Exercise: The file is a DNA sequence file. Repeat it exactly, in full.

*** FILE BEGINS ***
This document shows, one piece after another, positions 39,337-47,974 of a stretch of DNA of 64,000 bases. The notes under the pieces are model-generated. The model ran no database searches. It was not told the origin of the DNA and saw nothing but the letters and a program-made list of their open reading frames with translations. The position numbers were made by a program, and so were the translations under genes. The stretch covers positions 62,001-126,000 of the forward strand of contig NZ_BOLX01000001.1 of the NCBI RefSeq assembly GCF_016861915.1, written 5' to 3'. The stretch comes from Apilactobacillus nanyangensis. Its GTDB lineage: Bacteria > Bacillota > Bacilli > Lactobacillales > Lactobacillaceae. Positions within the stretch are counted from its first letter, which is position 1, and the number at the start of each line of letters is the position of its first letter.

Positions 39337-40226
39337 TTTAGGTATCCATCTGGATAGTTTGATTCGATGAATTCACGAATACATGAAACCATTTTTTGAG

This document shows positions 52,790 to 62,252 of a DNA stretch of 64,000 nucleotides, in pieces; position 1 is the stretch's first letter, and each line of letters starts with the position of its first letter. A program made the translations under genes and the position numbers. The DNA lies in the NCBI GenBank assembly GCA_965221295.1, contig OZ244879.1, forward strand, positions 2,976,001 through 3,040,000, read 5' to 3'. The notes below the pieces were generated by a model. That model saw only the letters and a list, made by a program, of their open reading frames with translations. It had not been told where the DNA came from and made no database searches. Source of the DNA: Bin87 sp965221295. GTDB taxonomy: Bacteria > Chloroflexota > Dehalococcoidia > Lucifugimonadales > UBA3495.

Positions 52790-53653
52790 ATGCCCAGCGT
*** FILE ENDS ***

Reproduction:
This document shows, one piece after another, positions 39,337-47,974 of a stretch of DNA of 64,000 bases. The notes under the pieces are model-generated. The model ran no database searches. It was not told the origin of the DNA and saw nothing but the letters and a program-made list of their open reading frames with translations. The position numbers were made by a program, and so were the translations under genes. The stretch covers positions 62,001-126,000 of the forward strand of contig NZ_BOLX01000001.1 of the NCBI RefSeq assembly GCF_016861915.1, written 5' to 3'. The stretch comes from Apilactobacillus nanyangensis. Its GTDB lineage: Bacteria > Bacillota > Bacilli > Lactobacillales > Lactobacillaceae. Positions within the stretch are counted from its first letter, which is position 1, and the number at the start of each line of letters is the position of its first letter.

Positions 39337-40226
39337 TTTAGGTATCCATCTGGATAGTTTGATTCGATGAATTCACGAATACATGAAACCATTTTTTGAG

This document shows positions 52,790 to 62,252 of a DNA stretch of 64,000 nucleotides, in pieces; position 1 is the stretch's first letter, and each line of letters starts with the position of its first letter. A program made the translations under genes and the position numbers. The DNA lies in the NCBI GenBank assembly GCA_965221295.1, contig OZ244879.1, forward strand, positions 2,976,001 through 3,040,000, read 5' to 3'. The notes below the pieces were generated by a model. That model saw only the letters and a list, made by a program, of their open reading frames with translations. It had not been told where the DNA came from and made no database searches. Source of the DNA: Bin87 sp965221295. GTDB taxonomy: Bacteria > Chloroflexota > Dehalococcoidia > Lucifugimonadales > UBA3495.

Positions 52790-53653
52790 ATGCCCAGCGT